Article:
OPINION: Is that noise coming from the National Party caucus room the sound of a death rattle? Not yet. But it's not far off.
I think last night's Newshub-Reid Research poll seals Judith Collins' fate.
On the crucial preferred Prime Minister rankings, she's not so much tumbled. But someone call St John please, because Judith's in free-fall - and no National MP is lining up to catch her or offer a wrap-around service.
She's on her own.
She'd long coveted the job, but after she got there, she's been nothing more than a bunch of pre-prepared notes looking for an audience that will help her make it sing.
Collins has not made friends on the way up. Few are hanging around now offering resuscitation services.
The real problem is her diehard National voters have turned their noses up too and left the room. That's the crucial bit.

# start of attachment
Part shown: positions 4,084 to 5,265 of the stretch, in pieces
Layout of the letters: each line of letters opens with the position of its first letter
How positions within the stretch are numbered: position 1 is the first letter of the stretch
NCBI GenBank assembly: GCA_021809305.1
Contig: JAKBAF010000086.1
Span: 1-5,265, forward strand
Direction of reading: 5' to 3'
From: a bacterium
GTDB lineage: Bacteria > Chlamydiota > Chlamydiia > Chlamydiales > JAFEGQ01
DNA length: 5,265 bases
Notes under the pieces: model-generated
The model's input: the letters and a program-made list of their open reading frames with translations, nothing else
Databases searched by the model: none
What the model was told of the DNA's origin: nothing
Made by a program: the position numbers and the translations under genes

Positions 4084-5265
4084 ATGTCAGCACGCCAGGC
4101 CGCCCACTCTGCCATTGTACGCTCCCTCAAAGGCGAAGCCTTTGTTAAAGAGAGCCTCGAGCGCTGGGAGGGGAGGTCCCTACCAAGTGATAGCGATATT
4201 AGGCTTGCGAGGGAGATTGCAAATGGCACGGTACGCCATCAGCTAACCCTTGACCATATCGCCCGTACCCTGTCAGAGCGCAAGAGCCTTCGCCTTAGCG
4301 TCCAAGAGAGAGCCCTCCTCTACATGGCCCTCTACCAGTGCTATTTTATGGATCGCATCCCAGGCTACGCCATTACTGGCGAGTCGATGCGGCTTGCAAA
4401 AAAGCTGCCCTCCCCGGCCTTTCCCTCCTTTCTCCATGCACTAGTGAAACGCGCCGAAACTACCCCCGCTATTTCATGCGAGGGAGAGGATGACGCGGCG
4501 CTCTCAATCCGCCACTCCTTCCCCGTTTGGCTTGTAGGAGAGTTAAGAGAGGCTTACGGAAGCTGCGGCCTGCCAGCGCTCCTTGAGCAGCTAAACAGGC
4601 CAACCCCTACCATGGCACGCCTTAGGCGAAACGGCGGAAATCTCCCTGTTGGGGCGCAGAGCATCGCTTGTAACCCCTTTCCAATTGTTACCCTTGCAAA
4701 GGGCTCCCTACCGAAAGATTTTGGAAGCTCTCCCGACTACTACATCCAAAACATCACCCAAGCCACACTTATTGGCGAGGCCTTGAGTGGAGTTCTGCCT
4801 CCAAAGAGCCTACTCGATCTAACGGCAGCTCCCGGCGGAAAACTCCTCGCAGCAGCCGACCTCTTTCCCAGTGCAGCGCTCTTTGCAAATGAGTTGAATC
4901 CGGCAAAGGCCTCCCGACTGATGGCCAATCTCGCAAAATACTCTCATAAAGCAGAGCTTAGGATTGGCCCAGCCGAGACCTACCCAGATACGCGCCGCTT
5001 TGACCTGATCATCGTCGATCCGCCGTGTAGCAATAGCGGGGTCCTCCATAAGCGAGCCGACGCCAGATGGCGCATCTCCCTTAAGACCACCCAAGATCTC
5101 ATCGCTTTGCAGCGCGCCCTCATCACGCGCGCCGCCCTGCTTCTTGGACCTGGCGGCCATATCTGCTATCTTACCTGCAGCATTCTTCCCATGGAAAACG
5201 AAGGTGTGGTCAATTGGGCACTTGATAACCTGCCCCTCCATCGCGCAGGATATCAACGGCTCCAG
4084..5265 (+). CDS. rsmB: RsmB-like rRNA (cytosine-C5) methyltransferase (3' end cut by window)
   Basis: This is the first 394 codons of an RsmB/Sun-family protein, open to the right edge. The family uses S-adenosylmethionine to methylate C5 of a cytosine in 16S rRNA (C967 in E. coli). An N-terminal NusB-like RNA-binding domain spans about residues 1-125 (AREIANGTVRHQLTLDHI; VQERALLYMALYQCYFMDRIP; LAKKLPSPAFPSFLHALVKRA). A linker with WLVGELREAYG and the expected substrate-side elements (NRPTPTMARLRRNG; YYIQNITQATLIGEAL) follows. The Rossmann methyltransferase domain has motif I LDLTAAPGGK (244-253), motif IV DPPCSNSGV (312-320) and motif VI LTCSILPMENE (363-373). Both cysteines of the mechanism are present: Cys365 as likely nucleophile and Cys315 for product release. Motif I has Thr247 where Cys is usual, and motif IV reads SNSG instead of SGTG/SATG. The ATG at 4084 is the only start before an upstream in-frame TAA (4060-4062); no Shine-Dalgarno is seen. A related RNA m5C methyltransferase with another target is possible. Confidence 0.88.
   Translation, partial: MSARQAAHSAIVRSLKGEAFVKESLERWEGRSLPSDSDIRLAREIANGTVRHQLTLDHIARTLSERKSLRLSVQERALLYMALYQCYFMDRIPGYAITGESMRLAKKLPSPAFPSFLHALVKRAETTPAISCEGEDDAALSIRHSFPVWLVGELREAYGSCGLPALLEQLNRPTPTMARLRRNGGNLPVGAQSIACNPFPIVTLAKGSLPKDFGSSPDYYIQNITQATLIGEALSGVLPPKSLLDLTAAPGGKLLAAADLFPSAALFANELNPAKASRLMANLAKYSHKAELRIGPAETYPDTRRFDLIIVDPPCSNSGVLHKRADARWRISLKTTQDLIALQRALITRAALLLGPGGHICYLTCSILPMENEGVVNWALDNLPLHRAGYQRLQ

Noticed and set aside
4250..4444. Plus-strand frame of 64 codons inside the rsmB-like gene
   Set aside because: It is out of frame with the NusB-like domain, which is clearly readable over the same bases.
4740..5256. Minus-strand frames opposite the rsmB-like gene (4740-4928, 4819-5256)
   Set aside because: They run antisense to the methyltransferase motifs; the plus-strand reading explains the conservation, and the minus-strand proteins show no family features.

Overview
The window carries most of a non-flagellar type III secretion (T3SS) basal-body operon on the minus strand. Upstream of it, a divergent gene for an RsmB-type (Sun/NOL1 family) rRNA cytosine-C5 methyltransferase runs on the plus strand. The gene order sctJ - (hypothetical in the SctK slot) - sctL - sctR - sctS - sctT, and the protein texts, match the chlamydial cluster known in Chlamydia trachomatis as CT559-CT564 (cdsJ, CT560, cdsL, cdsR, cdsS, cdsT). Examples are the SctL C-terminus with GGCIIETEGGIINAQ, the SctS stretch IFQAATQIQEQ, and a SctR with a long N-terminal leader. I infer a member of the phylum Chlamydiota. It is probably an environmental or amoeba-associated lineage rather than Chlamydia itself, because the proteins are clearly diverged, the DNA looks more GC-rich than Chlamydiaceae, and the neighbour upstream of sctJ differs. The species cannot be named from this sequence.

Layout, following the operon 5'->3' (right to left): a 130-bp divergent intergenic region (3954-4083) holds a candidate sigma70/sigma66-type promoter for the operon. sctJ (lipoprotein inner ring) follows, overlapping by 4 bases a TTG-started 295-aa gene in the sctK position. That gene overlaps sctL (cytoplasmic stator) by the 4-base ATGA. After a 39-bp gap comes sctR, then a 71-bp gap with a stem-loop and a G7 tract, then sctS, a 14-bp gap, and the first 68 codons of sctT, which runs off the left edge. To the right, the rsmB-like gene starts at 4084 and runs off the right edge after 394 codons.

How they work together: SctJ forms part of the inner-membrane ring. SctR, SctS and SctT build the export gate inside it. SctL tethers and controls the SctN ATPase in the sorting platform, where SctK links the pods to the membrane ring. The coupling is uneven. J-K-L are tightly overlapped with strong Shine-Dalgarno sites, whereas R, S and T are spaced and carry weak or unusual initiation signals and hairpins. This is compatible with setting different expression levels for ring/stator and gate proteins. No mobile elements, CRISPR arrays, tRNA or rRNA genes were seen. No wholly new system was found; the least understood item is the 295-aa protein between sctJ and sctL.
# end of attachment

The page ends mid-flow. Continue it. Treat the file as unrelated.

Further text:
Her rhetoric on separatism has not landed, but she is not letting up.
"I will not stop while there is breath in my body," Collins said.
Although I was surprised to see the Prime Minister weighing in: "It has appeared to be a political strategy, which I think is sad."
But for Collins, when your own base won't tick the preferred Prime Minister box, it's time to go.
Even John Key is still more popular - and he is not even eligible for the gig.
Truth is, Collins was always a caretaker leader. Now she's become a twitchy nightwatchman with a target on her back.
It appears new MP Christopher Luxon is where the action is, although any signs he's ready to launch aren't obvious. He can barely find the sandwich joint and post office at Parliament - and my sources tell me he wants the job, but not quite yet.
When Luxon goes for it, expect it to be a forgone conclusion.
Lots of ambitious National MPs are making their way to his office these days for chats and strategy talk.
The topic? How to knife Collins in a dignified, bloodless coup.
Bloody awful game isn't it - but Crusher still can throw one or two on the way out.
I don't expect her to be gracious or quiet, but I am now thinking National has lost their belief in her to the extent that a change could come before or just after Christmas.
Duncan Garner is the host of The AM Show.